Resting is a virtuous activity

Industrial cultures are quick to blame anyone who isn’t busy busy busy working and consuming. Our leaders and commentators treat laziness like a mortal sin. It’s lazy people letting the economy down, work harder! It is lazy people who don’t have jobs – magically overcome your illnesses and disadvantages and get useful right now! And so on and so forth. We all hear that all the time, and it is feeding a sense that we have to be busy to be good.

This is total rubbish and doesn’t stack up at all. It’s not those who don’t work who create the problems in the economy, but the whole structure and nature of capitalism. If we want to point fingers at the ‘workshy’ we’d be better focused on those who earn a great deal for doing very little. Our economy depends on us being persuaded to buy things we can’t afford and don’t need – that’s not a good strategy for anyone individually, or for everyone. Debt creates bubbles and bubbles inevitably burst and leave a mess. Blaming those who can’t find work is simply a distraction to stop us from questioning the system itself.

Exhausted people who work all the time won’t do anything revolutionary. They’re too tired. Exhausted people are less able to make good decisions because they don’t have the concentration, and are more easily persuaded to do anything that might give them brief peace and respite. It is worth noting that keeping your victim exhausted is the kind of thing domestic abusers do in order to keep abusing with impunity. I see a lot of parallels between how governments treat the people and how abusers treat victims.

Being well rested makes a person calmer. A calm person can’t be panicked into making a bad decision. A calm person can think things through more easily. The well rested person has better self esteem and is less likely to accept things that harm them. The exhausted person is more likely to feel worthless and be less able to resist exploitation as a consequence.

When you get all the rest you need, you aren’t getting signals from your body to tell you there’s a crisis going on. So you aren’t looking around for something to eat, drink or own that might ease the feeling of crisis. You aren’t trying to buy shortcuts, and won’t be ripped off by people selling you false economies.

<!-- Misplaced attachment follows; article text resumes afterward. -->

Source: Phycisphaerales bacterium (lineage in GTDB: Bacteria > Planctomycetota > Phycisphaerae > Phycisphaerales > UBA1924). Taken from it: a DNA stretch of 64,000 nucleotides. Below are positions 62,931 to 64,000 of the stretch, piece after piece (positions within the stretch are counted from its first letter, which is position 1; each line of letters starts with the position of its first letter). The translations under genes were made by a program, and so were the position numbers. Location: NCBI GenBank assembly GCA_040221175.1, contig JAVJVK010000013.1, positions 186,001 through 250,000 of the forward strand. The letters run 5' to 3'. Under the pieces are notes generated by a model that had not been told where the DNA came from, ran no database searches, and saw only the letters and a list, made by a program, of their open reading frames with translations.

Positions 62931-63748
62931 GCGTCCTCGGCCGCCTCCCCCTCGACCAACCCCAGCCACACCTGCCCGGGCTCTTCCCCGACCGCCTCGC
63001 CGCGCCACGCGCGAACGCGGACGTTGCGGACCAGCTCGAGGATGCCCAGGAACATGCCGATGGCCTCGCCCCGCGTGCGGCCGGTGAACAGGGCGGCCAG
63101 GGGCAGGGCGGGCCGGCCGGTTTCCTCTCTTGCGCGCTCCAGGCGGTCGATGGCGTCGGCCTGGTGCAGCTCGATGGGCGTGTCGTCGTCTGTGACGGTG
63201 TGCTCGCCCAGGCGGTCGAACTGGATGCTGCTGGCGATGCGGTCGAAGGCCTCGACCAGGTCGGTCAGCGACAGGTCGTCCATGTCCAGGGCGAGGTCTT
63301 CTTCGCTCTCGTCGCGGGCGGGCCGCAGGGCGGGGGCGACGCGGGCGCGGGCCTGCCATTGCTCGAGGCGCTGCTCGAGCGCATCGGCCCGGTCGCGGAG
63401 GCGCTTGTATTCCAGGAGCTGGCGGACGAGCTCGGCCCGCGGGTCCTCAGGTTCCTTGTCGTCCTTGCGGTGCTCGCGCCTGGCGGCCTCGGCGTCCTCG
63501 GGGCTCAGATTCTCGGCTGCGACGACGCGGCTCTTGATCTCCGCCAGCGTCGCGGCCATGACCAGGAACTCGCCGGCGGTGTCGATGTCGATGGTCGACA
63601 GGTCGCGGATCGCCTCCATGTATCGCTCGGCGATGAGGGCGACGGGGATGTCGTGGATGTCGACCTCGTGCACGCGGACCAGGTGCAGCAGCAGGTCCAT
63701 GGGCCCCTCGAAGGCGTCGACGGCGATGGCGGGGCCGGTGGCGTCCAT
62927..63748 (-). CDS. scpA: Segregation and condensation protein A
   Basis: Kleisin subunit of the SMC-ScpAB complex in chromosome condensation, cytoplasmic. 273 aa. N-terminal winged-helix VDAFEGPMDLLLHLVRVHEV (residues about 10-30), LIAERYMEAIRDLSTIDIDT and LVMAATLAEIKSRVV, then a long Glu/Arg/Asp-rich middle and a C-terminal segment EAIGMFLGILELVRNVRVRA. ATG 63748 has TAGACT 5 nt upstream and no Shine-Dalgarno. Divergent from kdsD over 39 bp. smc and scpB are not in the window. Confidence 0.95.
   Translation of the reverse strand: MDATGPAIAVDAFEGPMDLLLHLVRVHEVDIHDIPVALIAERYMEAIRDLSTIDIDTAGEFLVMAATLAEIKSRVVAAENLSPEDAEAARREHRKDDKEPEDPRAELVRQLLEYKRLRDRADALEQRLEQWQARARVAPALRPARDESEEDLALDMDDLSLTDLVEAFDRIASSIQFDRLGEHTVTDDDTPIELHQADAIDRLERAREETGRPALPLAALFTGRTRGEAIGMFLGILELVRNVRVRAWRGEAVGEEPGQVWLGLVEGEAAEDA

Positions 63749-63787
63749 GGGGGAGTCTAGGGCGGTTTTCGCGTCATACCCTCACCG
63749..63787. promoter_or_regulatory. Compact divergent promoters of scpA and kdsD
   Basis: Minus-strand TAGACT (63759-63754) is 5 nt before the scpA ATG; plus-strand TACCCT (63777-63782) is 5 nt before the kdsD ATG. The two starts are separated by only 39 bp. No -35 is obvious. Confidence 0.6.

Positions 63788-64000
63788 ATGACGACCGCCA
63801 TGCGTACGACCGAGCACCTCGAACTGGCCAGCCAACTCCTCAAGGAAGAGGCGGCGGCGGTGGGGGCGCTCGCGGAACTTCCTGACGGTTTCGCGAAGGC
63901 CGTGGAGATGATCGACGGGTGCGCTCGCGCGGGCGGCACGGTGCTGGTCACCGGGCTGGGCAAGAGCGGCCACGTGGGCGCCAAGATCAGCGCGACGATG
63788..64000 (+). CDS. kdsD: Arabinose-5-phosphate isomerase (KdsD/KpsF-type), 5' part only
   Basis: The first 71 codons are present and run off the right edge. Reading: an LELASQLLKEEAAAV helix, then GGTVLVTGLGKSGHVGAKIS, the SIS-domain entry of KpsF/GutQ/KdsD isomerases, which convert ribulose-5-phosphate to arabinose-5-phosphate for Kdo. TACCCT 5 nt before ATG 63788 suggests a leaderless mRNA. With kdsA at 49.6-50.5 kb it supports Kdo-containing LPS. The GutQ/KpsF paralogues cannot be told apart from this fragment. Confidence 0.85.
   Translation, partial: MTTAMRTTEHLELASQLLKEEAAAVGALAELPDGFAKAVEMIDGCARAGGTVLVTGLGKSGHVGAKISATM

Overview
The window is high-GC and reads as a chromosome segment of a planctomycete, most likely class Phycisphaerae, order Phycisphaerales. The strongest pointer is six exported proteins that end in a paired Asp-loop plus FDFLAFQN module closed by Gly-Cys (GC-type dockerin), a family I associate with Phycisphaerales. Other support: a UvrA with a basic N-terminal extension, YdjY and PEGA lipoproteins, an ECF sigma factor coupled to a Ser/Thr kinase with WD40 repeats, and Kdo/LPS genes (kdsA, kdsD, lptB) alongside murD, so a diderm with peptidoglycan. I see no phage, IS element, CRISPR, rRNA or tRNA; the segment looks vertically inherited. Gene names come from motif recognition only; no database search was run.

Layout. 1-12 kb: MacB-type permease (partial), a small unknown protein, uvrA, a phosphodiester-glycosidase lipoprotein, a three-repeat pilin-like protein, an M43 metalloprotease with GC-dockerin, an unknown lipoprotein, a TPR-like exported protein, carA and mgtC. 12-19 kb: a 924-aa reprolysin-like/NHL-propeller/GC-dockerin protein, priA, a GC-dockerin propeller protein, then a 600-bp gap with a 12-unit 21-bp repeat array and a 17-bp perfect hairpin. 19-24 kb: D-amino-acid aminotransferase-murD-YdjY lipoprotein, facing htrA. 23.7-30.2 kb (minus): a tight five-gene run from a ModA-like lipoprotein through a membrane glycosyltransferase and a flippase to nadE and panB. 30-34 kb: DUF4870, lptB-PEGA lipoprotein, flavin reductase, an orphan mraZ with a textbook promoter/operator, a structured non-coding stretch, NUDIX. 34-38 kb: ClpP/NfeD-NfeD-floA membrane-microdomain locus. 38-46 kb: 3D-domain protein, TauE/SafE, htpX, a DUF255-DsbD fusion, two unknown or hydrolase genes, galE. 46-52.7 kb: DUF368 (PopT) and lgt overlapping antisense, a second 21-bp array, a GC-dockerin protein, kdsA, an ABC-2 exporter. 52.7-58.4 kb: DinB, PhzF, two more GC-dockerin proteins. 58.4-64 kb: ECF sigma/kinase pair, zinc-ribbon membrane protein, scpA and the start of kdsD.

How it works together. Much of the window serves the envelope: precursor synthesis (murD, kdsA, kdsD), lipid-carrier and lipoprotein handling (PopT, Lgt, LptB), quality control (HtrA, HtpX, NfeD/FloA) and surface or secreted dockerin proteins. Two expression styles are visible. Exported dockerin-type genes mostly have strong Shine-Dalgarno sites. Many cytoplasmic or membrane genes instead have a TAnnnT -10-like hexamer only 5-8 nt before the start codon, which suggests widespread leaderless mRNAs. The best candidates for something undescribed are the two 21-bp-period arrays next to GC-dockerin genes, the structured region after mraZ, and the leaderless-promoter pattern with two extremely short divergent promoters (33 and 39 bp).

The person who rests has the time to reflect, to keep things in perspective, to figure out how they are and what they want. The person who can rest can lead a considered life, self aware and with the knowledge to practice effective self care. Rest time is when we pause to make sense of things, when we can chew over what we’ve learned, and see what’s important and what isn’t. The person who can’t rest may find themselves flailing from one mess to another, with no idea how to stop or even what’s gone wrong.

Rest is a virtuous activity, because rest allows us the space to develop wisdom and insight. The person who is always busy can’t do that in the same way. Hard work is not itself a virtue, and may be at odds with virtue because too much of it destroys the scope for reflection and wisdom.

About Nimue Brown

Druid, author, dreamer, folk enthusiast, parent, wife to the most amazing artist -Tom Brown. Drinker of coffee, maker of puddings. Exploring life as a Pagan, seeking good and meaningful ways to be, struggling with mental health issues and worried about many things. View all posts by Nimue Brown

8 responses to “Resting is a virtuous activity

  • Ziixxxitria

    I think it also seems like rest is seen as a luxury item. If someone goes on a cruise or something no one thinks they’re being lazy for the vacation, but of course if the “hard work directly equals wealth, no really just work harder” myth is true then being able to afford that trip is proof that they’re not a lazy poor person and is entitled to their relaxation.

    Though at least here in America (not sure if this is true for everywhere) there’s too little vacation time and even then the tendency is to expect you will accumulate it and not use it much. I’ve even met folk higher up the food chain at work who take their vacation days but just work from home, because they’re not supposed to hit the cap but there’s so much work to be done they can’t really take time off. What an exhausting system!

    • EsotericMoment

      I so agree with you! The system of work, don’t use vacation days, but when you do use the vacation days work from home to be utter madness. It’s so hard to hear from your boss that you should use your vacation days but oh don’t forget these 5 projects that suddenly have to be done in the next week. I hope we begin to dismantle this system piece by piece and bring a bit more sanity to things when it comes to valuing the rest we all need.

  • bone&silver

    God this is a good post! Thanks for articulating what needs to be said 🙏🏼

  • thesseli

    I am so glad I wasn’t raised to believe that being busy was a sign of virtue, or with anything like the “protestant work ethic”. My father had a job where he was frequently laid off in the wintertime, and my mother had a number of pink-collar jobs that made it clear to her that hard work only makes your employer rich. Both of them enjoyed any time off they had and never felt guilty in the least about not being “industrious”.

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